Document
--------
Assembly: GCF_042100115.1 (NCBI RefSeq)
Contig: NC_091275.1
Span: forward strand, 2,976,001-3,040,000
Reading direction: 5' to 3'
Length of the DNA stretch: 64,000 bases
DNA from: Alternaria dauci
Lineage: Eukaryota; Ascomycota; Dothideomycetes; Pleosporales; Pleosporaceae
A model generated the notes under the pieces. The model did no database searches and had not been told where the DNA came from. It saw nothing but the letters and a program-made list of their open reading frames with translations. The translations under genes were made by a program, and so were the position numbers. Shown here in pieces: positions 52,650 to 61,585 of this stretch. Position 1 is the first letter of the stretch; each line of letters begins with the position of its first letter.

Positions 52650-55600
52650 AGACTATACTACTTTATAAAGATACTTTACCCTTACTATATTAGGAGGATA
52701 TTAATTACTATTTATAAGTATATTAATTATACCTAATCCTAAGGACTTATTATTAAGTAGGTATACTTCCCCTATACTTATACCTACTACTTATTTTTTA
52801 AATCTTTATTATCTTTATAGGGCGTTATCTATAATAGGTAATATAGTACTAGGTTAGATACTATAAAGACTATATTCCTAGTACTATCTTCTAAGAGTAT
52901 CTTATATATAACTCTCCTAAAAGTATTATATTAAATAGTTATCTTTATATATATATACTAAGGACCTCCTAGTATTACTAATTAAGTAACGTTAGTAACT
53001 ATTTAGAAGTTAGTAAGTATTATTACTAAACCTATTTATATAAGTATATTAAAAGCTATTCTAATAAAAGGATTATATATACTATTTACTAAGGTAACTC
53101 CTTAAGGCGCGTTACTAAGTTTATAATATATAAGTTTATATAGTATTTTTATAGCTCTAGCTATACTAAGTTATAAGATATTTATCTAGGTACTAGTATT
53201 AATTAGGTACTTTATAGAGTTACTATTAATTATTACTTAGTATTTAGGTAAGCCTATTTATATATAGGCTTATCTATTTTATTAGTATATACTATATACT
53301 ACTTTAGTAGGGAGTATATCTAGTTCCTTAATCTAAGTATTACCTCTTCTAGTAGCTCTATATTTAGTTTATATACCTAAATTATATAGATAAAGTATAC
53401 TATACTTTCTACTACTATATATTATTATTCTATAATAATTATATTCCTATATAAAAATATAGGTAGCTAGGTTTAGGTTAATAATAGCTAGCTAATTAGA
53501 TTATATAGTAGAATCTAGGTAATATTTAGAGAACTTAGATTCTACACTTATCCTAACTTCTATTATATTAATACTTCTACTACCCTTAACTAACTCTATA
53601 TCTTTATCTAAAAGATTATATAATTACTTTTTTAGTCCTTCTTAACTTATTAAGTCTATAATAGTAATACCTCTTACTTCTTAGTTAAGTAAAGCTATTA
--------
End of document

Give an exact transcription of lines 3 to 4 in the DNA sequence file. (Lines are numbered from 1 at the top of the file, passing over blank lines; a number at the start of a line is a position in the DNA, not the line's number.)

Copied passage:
Span: forward strand, 2,976,001-3,040,000
Reading direction: 5' to 3'